Viola’! We had a fireplace, complete with a wooden mantel. And the portly bearded gent with the soot stained red suit was able to navigate the imaginary chimney. On Christmas morning, wrapped gifts and filled stockings (no coal) awaited my siblings and me. A faux fireplace but a real Christmas.
What a delightful memory, Paul. Very inventive. I love that your father would go to such lengths to make Christmas extra-special. Do you have a photo of your faux fireplace?
I doubt it. That would have been in the 40s and it a photo was taken, it would have been with a Kodak Brownie camera. Photos were taken with planning due to cost. Wish I did tho.
Paul, I am from Chicago, too! Grew up in Rogers Park and Harwood Heights. Just curious where you hail from. 🙂
We lived on Richmond Street, south of Diversy. Richmond Street is between Sacramento and California. Don’t know if the neighborhood had an official name or not. Our building had two single family units or flats as they were called back then plus a small efficiency apt in the basement.
I think this might have to be its own blog post. Anyway, my Christmas personal-soundtracks were the Barbra Streisand Christmas record (from the 70s), my Cabbage Patch Kids Christmas record (from the 80s) and – most of all, the music that makes me feel warm and comforted on the inside – is from the famous Carpenters Christmas album. I was in charge (or put myself in charge) of making the “displays” on all the shelves of our multi-shelved shelving unit. Sadly, I don’t have specific pictures that I know of from those days. But I was quite the decorator. I, too, brought out cotton to make snow. I took Mom’s circular mirror and made it an ice skating rink. I had Mom’s old 50s and 60s kitchy Christmas candle/statues. Like the choir boys who looked like girls. And the tall regal angels singing with their mouths in an O. Of course there was Santa and his crew, but I wasn’t much interested in them. I had a whole cast of characters to organize. It looked mighty nice. Nice memories to think back on; thank you!
Wow, I just youtube’d Cabbage Patch Christmas and some kind (and 80s-loving) soul had downloaded all the songs from the record. All the songs have memories for me, but this one, I think, was the first time I had ever heard of the “little baby who was born, born, born in Bethlehem.” I look back and, surely, it was the first time I heard of Paul and Silas. It’s funny that now, into my 2 years of being a Christian, that I know who Paul and Silas is. 🙂 Ah, thanks for the memories.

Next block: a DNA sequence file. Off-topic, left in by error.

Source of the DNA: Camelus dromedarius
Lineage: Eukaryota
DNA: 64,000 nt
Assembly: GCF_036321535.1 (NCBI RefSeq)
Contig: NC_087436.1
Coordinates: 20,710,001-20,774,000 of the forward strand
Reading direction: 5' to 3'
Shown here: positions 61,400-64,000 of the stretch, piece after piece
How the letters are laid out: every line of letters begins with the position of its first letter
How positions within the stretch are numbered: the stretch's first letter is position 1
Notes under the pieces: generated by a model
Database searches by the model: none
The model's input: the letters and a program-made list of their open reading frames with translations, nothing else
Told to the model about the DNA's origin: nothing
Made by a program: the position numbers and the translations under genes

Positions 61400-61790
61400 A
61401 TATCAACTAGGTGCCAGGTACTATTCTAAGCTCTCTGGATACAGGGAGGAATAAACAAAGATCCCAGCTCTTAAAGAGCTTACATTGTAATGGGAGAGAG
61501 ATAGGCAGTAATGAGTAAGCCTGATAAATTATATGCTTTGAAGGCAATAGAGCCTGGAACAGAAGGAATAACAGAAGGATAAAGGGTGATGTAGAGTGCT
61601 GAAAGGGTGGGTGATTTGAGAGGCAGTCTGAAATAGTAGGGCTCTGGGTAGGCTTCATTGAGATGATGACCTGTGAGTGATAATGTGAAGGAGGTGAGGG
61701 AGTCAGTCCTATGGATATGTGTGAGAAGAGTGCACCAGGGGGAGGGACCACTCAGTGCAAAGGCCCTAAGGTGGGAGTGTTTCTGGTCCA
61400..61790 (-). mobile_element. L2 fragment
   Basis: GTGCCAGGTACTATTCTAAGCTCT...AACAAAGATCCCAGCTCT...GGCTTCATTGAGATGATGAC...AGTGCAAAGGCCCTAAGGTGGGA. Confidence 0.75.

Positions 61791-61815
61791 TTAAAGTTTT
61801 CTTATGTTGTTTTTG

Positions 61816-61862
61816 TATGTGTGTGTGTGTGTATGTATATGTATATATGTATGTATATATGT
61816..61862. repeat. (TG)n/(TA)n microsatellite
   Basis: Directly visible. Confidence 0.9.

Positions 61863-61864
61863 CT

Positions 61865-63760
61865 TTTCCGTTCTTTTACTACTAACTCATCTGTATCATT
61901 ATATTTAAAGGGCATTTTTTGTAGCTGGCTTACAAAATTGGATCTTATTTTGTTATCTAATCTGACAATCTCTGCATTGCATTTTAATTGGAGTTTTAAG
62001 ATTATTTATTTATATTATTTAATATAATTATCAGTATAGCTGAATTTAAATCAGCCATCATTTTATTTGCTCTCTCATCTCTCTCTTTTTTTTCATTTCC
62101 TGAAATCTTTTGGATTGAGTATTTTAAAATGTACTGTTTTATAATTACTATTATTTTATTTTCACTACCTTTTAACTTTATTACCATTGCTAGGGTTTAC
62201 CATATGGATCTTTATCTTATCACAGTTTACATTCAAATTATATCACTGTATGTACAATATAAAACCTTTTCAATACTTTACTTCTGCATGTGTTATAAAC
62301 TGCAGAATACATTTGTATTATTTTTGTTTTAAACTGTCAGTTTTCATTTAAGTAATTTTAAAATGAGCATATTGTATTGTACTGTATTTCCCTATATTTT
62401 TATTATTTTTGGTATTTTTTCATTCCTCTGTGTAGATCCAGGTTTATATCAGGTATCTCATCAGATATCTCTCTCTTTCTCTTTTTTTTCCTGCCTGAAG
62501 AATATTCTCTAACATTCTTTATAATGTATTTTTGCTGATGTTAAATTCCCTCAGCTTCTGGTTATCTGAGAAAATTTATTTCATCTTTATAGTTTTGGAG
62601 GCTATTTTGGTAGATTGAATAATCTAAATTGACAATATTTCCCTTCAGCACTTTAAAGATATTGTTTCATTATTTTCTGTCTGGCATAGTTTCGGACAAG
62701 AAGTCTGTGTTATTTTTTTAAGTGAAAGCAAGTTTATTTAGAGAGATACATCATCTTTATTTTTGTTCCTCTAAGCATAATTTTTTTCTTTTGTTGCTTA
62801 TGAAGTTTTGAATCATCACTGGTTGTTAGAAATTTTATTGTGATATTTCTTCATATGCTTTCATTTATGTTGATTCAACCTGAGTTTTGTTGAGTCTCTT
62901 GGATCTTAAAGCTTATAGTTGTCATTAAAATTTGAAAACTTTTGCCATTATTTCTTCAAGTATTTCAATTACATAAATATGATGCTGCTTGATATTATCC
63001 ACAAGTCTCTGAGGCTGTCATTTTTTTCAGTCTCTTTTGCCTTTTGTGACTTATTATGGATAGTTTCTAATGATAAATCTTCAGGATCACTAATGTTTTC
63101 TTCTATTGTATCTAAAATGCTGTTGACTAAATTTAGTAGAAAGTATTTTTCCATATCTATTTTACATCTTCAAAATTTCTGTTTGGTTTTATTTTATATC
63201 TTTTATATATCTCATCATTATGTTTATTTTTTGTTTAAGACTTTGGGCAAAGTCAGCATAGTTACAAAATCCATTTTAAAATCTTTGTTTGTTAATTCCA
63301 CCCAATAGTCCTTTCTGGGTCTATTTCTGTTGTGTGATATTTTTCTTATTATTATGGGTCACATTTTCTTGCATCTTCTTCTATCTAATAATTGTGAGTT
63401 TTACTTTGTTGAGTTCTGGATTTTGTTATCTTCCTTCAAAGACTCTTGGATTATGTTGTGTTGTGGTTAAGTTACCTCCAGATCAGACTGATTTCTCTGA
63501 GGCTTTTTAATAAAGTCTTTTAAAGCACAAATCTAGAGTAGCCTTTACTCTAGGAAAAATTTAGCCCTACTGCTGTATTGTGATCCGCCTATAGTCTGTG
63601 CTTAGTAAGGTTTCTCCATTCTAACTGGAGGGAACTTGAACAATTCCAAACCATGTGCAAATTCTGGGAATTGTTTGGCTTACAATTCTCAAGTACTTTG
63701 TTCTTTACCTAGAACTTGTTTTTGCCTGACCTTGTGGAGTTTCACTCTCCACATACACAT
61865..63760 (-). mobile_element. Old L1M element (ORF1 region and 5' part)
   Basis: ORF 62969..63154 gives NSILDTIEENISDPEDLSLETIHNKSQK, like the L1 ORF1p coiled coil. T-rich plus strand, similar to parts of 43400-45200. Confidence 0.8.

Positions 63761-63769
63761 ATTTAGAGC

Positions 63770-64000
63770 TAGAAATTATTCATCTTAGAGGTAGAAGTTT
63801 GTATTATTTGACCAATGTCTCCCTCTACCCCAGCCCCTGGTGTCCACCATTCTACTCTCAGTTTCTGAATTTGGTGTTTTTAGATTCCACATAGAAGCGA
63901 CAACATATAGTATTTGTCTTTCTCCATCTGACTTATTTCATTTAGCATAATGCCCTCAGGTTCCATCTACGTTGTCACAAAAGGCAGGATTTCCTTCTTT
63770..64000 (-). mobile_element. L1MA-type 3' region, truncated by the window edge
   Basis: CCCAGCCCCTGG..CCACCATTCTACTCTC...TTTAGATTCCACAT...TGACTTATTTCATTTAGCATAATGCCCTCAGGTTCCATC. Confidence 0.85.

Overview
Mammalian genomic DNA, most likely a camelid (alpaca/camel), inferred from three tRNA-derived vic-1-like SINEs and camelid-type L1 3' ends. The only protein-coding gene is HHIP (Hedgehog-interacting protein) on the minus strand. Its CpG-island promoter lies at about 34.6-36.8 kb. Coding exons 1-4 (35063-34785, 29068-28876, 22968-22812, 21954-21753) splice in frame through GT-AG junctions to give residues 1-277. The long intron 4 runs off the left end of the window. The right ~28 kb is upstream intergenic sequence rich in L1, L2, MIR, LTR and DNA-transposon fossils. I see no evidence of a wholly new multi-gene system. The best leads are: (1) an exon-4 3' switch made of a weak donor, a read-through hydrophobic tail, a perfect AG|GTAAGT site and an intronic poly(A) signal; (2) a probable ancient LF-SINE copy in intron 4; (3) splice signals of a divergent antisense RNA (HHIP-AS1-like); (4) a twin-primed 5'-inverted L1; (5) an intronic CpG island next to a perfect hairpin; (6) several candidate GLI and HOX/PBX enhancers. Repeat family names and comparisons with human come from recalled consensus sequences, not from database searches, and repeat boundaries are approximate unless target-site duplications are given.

Okay, not sure who Clark Griswold is…did I miss something? But I do have some Christmas decorating memories–a clay ‘tree’ made by one of us five children–a cone-shaped lump, smushed in with thumbprint indents, painted green and glitterized. Not sure who has it now (my parents are gone)….I also remember year after year my mother taking styrofoam balls out for us to decorate with very small push pins and sequins–you could change them up from year to year. When my mother died in 1984 we all split up the glass ornaments that were on our tree as children–so we each have a little bit of those memories.
Thanks for asking–this was a delight.
Your post was fun, even if so many Santas is pretty cheesy!
Our “cheesiest” decoration growing up was probably the 6 ft. while flocked (aluminum?) tree with the colored floor light that would turn and illuminate the tree first blue, then pink, gold, and green! Wow, we thought it was magically wonderful!
Also loved to listen to my parents’ Christmas music records while decorating, especially “Herb Alpert and the Tijuana Brass” (Now I have my own CD of this oldie).
And every year, I must watch “A Charlie Brown Christmas” (on VHS) which was my favorite TV special as a girl…and my sons now refuse to watch with me. I know they’ll have good memories of their own, even if different than mine.
…it was a “white” flocked Christmas tree!
Oh, Jennifer! You know this right here is speaking my love language 🙂
I loved when my dad carried the same tattered cardboard boxes down from the attic each year. And I remember when I first started buying decorations for my own room. Remember using some kind of glass product to make Christmas stencil designs on my windows.
I played my dad’s Christmas records over and over–especially the one about Snoopy and the Red Baron. The Carpenters’ Christmas album was big back in my day.
When I was a teen, I used to get embarrassed about the tacky Christmas decorations in my town and especially the wooden reindeer my dad set up in the yard every year. I wrote about that here: href=”http://outofmyallegedmind.com/tradition/”>Tradition!
Now my motto is, “There’s a fine line between tacky and seasonally festive. And I’m always careful to stay on the right side of it.” 🙂 Great post!
Ooops, I don’t think my hyper-link thingy worked. Oh well.
I start chomping at the bit to box up Thanksgiving the week before. This year, we waited until the night before to pack up the pumpkins but did manage to wait until after the turkey to put up the tree. I love, love this time of year, and my children can feel the excitement of it, too. Love this look into your life.
Ha ha – I tend to want things to be so pretty and perfect and it makes me realize that the silly stuff is what kids like best. I might drag out some of the loud obnoxious things that don’t exactly match because I know it’s good for their memories and imaginations. Thanks for the reminder!
I loved this post. I wish I could indulge my desire to decorate and deck the halls. Alas, we live so far from family. My stronger yearning is to be with them at Thanksgiving. This means we are always traveling for the holiday. Then, I scramble to get the decorations up while juggling a full-time job and no free weekends. I’m living through this post with a smile on my face.
O how your post resonates with me…I’m looking forward to putting some of those old items up that have always made Christmas feel “magical”. BTW-I’m starting a 4 weeek Christmas devotional on my blog tomorrow: wastelandtograceland.com I’m offering each week as a free download as well. Would love it if you visited!
oh friend i LOVE christmas… i totally understand this. it is my favorite time of the year. it just makes my heart sing.